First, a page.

Harry and Lloyd are two cute tabby cats living in my house. My family adores them. They bring us much needed joy, especially as my nine-year-old daughter navigates schooling from home during a pandemic. Harry likes to sit on my lap and hang out, but if I pet him too much, he jumps down. And although Lloyd adores my daughter, he also gets tired of all the attention and runs away.
Because the cats tire of the attention, but we still want to cuddle and pet our fur babies, I wanted to find an animal that wouldn’t run away. So, I purchased a robotic cat for my family.
The thought of using a robotic cat jumped into my mind many times during the past few months. When I finally bought one, my daughter named her Joy because that’s how she feels when the cat is around. Now in the evening, Joy sits on my lap. She doesn’t leave; instead, she lets me pet her and offers me peace during these stressful pandemic months. My daughter even sits with Joy on her lap during her virtual school class.
I first learned about robotic cats and dogs through my experience in therapeutic recreation at Walker Methodist.
Robotic animals are well-known and well-loved among residents at Walker Methodist, too. Although Walker Methodist originally invested in robotic animals as a way to soothe residents living with dementia, we quickly discovered these lifelike animals benefit all types of people. Just look at Marty’s story…
When Marty moved into Walker Methodist, she was heartbroken to leave her precious cat behind. She just couldn’t care for her pet anymore. Marty lived on a farm most of her life, so moving to an apartment without animals was a difficult transition. That is, until the team introduced her to a robotic cat. Marty knew the cat wasn’t real, but that didn’t matter. She loves that when she talks, the cat meows back. When Marty pets the cat, the animal purrs and kneads her paws. Even though the cat is robotic, it brings Marty comfort to have a pet once again.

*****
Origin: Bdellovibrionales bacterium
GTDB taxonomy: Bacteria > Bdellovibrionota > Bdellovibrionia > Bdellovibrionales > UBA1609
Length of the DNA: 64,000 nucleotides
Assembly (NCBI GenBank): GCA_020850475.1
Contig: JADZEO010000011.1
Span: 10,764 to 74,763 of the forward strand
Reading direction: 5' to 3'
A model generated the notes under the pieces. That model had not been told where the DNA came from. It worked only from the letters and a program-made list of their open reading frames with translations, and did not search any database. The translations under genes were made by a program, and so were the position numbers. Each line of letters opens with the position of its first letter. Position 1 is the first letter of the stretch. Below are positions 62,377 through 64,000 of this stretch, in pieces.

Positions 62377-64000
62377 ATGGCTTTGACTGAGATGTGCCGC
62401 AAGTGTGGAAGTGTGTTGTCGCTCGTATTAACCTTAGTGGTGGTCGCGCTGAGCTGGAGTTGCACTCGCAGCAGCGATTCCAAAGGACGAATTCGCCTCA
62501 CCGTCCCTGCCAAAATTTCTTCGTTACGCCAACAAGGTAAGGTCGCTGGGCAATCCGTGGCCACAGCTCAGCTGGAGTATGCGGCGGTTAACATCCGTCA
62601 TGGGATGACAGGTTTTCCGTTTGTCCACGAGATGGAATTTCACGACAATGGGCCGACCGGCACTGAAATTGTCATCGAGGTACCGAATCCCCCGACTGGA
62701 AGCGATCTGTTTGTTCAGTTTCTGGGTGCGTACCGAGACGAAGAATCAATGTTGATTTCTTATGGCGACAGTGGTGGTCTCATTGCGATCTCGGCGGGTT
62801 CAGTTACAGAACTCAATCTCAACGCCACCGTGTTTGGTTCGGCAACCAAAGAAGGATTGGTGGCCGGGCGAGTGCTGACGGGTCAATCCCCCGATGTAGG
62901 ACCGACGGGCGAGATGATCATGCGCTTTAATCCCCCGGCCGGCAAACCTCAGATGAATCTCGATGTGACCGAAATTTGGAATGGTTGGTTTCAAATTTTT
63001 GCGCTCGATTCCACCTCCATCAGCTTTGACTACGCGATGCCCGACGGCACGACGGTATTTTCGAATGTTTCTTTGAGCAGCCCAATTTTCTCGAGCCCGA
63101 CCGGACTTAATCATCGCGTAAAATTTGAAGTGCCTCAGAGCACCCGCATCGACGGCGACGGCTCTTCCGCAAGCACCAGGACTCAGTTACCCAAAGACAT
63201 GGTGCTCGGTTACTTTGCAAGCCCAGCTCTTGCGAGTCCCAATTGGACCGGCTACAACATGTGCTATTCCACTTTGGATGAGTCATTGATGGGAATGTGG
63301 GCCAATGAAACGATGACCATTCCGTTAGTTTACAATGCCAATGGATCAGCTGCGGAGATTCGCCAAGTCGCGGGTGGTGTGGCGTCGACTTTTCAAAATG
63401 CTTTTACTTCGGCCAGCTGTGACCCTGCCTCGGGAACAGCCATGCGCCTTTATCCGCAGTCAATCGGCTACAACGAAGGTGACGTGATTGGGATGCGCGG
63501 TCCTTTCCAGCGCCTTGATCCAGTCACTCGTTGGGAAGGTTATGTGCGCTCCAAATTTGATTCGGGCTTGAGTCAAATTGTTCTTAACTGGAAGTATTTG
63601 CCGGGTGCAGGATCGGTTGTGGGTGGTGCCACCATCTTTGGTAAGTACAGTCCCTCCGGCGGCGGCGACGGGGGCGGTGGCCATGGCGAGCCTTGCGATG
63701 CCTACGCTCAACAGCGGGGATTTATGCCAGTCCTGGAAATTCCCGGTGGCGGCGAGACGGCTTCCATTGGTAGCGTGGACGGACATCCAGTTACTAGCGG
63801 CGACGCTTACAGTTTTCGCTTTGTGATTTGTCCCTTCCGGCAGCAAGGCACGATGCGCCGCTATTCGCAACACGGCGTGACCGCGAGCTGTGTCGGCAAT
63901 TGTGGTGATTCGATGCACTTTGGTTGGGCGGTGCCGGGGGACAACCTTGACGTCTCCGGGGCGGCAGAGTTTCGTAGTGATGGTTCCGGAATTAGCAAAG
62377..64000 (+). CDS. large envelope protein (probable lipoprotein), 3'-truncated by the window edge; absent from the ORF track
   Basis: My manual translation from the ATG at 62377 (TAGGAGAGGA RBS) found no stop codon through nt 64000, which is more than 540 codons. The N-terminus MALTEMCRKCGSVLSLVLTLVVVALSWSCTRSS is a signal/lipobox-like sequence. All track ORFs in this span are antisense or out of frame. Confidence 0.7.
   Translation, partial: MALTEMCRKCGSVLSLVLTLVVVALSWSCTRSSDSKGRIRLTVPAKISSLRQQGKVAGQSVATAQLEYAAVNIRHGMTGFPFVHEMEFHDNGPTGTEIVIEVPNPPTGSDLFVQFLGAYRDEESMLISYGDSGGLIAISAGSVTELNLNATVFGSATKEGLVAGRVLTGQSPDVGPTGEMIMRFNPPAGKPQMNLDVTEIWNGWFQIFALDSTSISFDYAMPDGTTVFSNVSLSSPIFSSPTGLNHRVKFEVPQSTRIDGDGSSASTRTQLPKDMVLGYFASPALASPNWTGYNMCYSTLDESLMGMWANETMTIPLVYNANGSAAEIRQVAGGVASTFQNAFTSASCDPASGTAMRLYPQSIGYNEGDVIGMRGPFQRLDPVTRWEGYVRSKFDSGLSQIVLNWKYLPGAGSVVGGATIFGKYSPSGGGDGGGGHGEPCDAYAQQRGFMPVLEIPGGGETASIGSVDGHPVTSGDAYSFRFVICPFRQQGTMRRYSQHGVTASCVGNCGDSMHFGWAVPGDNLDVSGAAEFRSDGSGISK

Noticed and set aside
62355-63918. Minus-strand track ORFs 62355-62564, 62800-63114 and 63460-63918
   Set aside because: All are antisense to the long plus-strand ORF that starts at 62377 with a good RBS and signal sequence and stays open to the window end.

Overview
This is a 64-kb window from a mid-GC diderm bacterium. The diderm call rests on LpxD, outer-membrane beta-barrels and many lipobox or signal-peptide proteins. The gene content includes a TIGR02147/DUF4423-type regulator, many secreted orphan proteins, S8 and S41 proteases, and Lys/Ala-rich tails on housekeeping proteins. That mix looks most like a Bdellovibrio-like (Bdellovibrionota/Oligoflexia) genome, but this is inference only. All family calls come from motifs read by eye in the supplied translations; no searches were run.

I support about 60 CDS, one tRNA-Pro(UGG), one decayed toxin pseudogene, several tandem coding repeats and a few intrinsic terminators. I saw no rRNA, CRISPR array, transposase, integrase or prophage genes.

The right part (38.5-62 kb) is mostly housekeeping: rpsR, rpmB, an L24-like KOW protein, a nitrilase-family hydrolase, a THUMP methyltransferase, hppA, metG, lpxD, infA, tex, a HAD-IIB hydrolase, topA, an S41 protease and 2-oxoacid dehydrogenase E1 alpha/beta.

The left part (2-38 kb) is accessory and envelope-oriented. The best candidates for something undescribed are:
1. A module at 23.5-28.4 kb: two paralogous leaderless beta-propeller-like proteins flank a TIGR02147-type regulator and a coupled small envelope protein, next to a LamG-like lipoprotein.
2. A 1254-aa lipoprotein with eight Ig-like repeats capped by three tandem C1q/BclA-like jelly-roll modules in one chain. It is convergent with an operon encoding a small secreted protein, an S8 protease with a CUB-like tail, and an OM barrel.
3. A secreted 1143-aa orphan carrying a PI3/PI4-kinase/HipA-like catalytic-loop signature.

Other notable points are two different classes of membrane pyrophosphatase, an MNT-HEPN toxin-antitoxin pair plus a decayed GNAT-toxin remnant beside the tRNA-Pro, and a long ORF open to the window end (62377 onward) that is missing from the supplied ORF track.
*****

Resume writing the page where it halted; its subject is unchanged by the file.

These robotic pets also bring ease and simplicity to residents’ lives. No feeding, emptying litter boxes, allergies, or sharp claws. In fact, HomeCare Magazine reported that “interactions with the robotic companion pet decreased feelings of anxiety, increased communication abilities, and/or increased general well-being…[The study showed] a significant reduction in agitation, social isolation, and expressions of sadness.” At Walker Methodist, we’re committed to Life. And all the living that goes with it. For many residents, that includes a robotic animal that increases their wellbeing and lifts their spirits.